Office for the Prevention of Domestic Violence

Information for Professionals

Criminal Justice

Overview of the Issue

Primary Physical Aggressor

What the Current Law Says

The current law, passed 1/12/98, amends paragraph (c) of subdivision 4 of Section 140.10 of the Criminal Procedure Law to effect major changes in how police handle domestic incidents. In addition, the law:

  • prohibits police officers from threatening an arrest for the purpose of discouraging police intervention in domestic violence situations.
  • specifically says that an officer is not required to arrest every family member or household member who may have been involved in a misdemeanor family offense and it stipulates the criteria that the officer must consider when attempting to identify and arrest the primary aggressor. Specifically, when attempting to identify the primary aggressor and deciding if an arrest is appropriate, an officer must consider
    • the comparative extent of any injuries.
    • whether any threats were made,
    • whether any person has a prior history of domestic abuse, and
    • whether the person acted defensively.
  • provides that an officer is not required to make an arrest when the officer reasonably believes that a person's conduct was justified under Article 35 of the Penal Law, Defense of Justification.

Cross Complaints/Primary Aggressor

  • Cross-complaint arrests based solely upon the parties' allegations shall not be made. Where probable cause exists to believe that more than one family or household member has committed a family offense misdemeanor against one or more such members, the following policies shall apply:
  • the officer shall not inquire as to whether the victim seeks an arrest of such person, or
  • threaten the arrest of any person for the purpose of discouraging requests for police intervention.
  • Officers are not required to arrest both or all parties. However, the "primary physical aggressor" shall be arrested. The primary physical aggressor is not necessarily the person who was first to use force. During the officer's investigation to determine who was the primary physical aggressor, the officer shall consider the following:
  • the comparative severity of any injuries inflicted by and between the parties;
  • whether any such person has made threats of future harm against another party or another family or household member;
  • whether any such person has a prior history of domestic violence that the officer can reasonably ascertain;
    Note - When investigating this factor at the scene, the following sources of information may be available: agency records, NYSPIN Registry of Orders of Protection, criminal history, prior acts of violence against others, reports of other officer(s) responding to address for past incidents and statements of neighbors or others in the residence.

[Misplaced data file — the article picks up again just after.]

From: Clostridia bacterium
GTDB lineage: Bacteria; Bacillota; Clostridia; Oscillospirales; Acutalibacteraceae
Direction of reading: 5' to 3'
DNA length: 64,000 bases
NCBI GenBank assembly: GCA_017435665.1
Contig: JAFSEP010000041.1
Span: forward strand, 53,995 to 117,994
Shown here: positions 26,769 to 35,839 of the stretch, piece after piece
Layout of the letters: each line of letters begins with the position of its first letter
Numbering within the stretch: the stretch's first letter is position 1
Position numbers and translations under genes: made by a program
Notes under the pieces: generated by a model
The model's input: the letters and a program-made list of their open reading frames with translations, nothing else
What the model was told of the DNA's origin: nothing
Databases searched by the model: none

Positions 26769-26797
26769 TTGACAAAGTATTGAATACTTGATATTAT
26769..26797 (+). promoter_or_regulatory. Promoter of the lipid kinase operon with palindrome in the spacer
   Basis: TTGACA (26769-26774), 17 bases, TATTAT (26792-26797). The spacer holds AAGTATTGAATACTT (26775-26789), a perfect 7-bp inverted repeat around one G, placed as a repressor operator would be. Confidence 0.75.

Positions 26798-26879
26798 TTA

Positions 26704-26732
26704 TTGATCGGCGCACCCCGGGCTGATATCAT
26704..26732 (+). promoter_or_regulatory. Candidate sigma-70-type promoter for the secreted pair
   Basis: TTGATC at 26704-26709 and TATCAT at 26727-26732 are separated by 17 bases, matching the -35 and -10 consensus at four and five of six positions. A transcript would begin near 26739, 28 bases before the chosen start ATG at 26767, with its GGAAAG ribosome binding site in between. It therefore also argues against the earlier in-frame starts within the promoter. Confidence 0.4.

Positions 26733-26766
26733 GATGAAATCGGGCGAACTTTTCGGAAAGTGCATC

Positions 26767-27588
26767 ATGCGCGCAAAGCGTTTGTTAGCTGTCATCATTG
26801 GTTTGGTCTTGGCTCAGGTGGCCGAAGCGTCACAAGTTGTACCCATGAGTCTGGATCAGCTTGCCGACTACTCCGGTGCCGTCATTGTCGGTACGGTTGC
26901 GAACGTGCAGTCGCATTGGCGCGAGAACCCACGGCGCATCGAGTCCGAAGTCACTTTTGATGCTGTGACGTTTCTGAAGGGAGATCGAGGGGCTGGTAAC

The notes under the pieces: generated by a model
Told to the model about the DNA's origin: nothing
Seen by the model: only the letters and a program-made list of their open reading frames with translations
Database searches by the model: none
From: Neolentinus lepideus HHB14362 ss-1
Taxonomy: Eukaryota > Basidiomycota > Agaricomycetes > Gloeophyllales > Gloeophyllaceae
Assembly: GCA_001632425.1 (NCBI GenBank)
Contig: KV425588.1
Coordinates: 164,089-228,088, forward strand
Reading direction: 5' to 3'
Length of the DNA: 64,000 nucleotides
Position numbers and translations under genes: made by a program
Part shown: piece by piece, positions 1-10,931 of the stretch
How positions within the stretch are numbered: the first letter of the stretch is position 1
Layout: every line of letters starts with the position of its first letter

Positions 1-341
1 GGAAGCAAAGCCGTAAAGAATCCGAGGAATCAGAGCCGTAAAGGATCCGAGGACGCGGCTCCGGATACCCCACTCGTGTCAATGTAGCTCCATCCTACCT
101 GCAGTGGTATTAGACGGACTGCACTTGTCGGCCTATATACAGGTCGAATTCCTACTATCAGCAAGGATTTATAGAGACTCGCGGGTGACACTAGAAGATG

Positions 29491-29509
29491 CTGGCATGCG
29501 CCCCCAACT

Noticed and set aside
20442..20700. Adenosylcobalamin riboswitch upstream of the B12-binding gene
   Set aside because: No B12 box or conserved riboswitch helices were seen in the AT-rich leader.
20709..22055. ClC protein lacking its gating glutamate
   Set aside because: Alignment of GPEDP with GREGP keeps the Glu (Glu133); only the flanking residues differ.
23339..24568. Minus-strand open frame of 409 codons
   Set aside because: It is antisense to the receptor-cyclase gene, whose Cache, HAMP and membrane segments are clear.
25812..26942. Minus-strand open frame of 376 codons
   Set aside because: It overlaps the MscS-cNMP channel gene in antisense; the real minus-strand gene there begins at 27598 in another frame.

• whether any such person acted defensively to protect himself or herself or a third person from injury.
  • When investigating such a case, the officer shall evaluate each person's complaint separately to determine who was the primary physical aggressor. The officer shall not base a decision to arrest or not to arrest on the willingness of a person to testify or otherwise participate in a judicial proceeding.
  • The arrest of the primary physical aggressor does not prohibit the officer from arresting both or all parties. If more than one arrest is made, a separate Domestic Incident Report (DIR) shall be filed for each victim and each DIR shall cross reference the other.

Determining Probable Cause and Primary Physical Aggressor

An officer should make reasonable effort to identify, and arrest the primary aggressor in a domestic incident. The following are guides in determining probable cause and primary physical aggressor:

  • Fear: Who talks and acts scared?
  • Body Language: Who displays an aggressive stance? Consider the physical size of the parties as a factor, though not the only one?
  • History of Abuse: Consider past medical records, 911 tapes, police reports, shelter stays, and Order of Protections. Examine the paper trail.
  • Neighbors and Witnesses: Consider prior and typical behavior.
  • Excited Utterances: Statements of adults and children blurted out at the scene while they are still upset.
  • Injuries: Who is injured, and are the injuries defensive or offensive?
  • Crime Scene: Observe smashed furniture, empty liquor bottles or beer cans.

When responding to a domestic incident, law enforcement officers shall NOT:

  • Threaten, suggest, or otherwise indicate the possible arrest of all parties to discourage requests for intervention by law enforcement by any party.
  • Base the decision to arrest on:
  • The specific consent/request of the victim.
  • The willingness of a victim of or witness to domestic or family violence to testify or otherwise participate in judicial proceeding.

In addition to any other report required, law enforcement officers who do not make an arrest after investigating a complaint of domestic or family violence or who arrest two or more persons for a crime involving domestic or family violence, shall submit a written report setting forth the grounds for not arresting or for arresting both parties.